“What do I do?” Alicia later asks Ghost Will, clarifying, “about my future?” Why didn’t she come to him for answers when she had the chance, she asks.

We circle back to the same question when Alicia’s daughter Grace announces that she’s deferring college for a year. “I’m not going to the West Coast when Dad’s in trouble. You wouldn’t do it,” she tells her mother.

“This is about your future,” Alicia replies, to which Grace responds that she gets to decide her own future.

As the episode ends, we get a bookend to the premiere, with Alicia standing by Peter as he apologizes for his latest scandal. He reaches for her hand, and this time, Alicia doesn’t take it. Not because it’s a symbolic assertion of her independence. Rather, it’s to chase after Jason, who she spots in the audience.

The episode saves itself from ending with Alicia chasing down a man by inserting the one true feminist hero into the fray, a seething Diane Lockhart, who stands face-to-face and delivers a deserved slap to Alicia and leaving her to square her shoulders and walk off with her head held high (and her cheek red).

The slap itself juxtaposes the two women: it was Alicia’s decision to undermine Diane’s husband, Kurt, on the stand by suggesting that he had been unfaithful to Diane, all in order to save Peter from serving jail time, that precipitated the slap. And the suggestion itself was perhaps the most ludicrous, hypocritical thing Alicia could do, given her long-standing defense of her philandering husband.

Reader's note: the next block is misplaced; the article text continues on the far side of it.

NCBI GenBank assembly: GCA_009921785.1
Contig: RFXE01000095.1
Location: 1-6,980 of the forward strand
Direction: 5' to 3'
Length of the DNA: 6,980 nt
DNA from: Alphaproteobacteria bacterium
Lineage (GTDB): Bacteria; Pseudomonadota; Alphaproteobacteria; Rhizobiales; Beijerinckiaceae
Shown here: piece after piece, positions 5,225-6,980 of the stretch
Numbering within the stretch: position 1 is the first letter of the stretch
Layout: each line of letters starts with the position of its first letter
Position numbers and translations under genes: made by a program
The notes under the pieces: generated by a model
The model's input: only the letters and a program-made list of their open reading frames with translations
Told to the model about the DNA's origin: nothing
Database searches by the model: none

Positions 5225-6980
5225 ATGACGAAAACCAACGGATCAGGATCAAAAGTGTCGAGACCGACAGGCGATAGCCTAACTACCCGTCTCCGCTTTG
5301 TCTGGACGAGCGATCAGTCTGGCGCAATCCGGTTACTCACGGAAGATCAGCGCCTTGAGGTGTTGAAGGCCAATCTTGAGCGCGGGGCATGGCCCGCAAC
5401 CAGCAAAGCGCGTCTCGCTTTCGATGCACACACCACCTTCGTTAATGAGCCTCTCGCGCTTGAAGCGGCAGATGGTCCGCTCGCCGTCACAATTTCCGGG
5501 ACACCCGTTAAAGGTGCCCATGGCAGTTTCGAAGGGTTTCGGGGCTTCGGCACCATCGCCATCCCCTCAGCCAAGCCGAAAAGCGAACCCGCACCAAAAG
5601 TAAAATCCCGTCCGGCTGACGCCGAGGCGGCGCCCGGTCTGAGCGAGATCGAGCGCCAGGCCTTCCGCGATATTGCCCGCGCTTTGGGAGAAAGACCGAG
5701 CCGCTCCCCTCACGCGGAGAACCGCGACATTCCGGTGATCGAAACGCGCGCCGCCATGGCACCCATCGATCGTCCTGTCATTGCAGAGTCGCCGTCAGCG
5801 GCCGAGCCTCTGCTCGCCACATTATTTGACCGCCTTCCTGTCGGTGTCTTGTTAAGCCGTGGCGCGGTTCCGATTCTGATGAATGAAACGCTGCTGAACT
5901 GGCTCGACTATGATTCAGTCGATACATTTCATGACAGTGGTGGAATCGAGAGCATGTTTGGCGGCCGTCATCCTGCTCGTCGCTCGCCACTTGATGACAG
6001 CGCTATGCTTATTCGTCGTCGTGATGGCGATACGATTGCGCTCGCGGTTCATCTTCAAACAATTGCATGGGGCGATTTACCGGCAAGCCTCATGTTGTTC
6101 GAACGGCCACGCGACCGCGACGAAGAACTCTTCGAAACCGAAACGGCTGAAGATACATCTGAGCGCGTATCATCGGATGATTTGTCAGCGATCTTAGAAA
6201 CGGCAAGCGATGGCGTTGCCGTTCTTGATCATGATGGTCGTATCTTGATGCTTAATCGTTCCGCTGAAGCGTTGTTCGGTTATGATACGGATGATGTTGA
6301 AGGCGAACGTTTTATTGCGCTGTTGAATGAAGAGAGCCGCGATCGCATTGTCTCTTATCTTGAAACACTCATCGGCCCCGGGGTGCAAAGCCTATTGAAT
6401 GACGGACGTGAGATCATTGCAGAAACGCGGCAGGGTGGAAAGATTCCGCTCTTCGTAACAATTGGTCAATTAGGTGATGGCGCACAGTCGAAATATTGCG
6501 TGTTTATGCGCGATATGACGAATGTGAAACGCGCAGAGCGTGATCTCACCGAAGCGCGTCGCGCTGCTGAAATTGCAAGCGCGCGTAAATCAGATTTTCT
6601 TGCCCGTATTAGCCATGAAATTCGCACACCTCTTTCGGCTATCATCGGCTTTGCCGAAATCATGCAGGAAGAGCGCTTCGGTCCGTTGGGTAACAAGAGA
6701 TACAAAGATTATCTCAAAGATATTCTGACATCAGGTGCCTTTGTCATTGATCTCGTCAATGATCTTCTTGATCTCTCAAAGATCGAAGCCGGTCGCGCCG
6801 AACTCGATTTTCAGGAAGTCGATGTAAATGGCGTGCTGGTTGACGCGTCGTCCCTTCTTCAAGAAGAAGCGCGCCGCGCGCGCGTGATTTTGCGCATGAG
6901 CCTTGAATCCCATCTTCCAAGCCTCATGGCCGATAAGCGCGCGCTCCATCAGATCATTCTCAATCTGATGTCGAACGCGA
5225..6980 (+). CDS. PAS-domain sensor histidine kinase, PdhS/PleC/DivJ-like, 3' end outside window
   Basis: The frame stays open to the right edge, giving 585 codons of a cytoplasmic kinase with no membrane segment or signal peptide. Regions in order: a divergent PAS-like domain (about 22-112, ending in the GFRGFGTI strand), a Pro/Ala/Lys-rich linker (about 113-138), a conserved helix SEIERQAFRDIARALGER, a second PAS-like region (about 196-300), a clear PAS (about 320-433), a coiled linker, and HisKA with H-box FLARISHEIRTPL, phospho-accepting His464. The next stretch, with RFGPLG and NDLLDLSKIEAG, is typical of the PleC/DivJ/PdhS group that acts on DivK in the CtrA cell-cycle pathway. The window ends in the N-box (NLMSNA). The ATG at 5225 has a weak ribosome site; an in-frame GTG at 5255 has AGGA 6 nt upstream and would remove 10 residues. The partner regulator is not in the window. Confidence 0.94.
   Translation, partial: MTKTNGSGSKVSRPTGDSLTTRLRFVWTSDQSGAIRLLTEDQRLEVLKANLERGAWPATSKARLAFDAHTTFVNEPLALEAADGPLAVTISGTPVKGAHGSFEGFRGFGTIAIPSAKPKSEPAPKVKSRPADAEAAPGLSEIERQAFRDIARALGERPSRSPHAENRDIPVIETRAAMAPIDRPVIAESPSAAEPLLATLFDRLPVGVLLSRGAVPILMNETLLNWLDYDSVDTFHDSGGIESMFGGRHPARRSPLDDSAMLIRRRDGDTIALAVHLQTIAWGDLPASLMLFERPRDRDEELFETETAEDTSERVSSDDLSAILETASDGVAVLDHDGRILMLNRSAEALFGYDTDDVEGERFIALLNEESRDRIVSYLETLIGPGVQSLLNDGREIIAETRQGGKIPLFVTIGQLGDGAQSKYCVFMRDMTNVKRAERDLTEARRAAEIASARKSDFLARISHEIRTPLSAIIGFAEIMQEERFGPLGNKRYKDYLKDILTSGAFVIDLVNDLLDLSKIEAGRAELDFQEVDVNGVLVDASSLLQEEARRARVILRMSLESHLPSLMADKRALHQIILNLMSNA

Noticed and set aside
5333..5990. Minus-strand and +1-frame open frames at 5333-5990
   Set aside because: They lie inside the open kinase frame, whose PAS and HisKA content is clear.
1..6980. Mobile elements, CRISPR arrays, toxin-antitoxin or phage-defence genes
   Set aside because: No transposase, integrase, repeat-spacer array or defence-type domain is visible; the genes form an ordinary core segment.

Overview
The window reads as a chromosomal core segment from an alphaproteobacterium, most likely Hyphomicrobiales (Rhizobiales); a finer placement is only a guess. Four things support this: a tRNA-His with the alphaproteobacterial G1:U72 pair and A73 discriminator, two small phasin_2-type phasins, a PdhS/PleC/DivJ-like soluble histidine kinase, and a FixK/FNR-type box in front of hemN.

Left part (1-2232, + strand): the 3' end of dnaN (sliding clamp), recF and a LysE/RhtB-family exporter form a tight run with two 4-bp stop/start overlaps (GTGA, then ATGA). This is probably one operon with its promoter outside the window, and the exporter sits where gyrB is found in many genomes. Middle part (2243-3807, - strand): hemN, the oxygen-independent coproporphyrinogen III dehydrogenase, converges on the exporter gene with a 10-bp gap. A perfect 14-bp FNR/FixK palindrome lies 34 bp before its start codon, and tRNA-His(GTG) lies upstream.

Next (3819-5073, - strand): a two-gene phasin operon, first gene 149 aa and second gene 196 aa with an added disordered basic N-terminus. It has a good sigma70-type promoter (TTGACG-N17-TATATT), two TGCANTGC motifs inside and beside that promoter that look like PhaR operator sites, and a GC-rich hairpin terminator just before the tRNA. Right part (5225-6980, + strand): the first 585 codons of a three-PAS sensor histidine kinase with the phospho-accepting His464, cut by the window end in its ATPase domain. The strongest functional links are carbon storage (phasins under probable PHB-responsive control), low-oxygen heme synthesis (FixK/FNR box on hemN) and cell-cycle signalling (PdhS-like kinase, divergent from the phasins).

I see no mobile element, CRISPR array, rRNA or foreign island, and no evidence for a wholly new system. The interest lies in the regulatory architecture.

It was also an insulting suggestion of how powerful women behave, deliciously called out by real-life feminist badass Senator Claire McCaskill, who tweeted:

Loved the series,but I work around strong,powerful, professional women & I can’t imagine any of them slapping another colleague.

Over the final scene, a reprise of “Better” plays, perfectly synching Diane’s appearance with the lines, “born like sisters to this world in a town where ties are only blood. If you never say your name out loud to anyone, they can never call you by it.”

It captures the legacy of the final episode perfectly – first, Alicia’s willingness to sell Diane down the river in order to aid Peter, even though it’s been Diane who has guided and supported Alicia while Alicia attempts to clean up after her husband. And second, it’s the title of the show, itself: The Good Wife. Seven years after his first downfall, Alicia is still there to stand by Peter, to put aside everything in order to help ease his fall after fall from grace, and she leaves his side in search of another man. Her identity, her career, her autonomy are all cast aside in favor of the men in her life.

I don’t want to frame this as a fight over how to be a feminist or what makes a woman worthy of being lauded as an icon of female autonomy, but I also don’t want to sit by while television – an industry overwhelmingly produced, directed, written, and overseen by men – sells us a false image of what a feminist and a powerful female character are, one with which they are comfortable and we are to conform.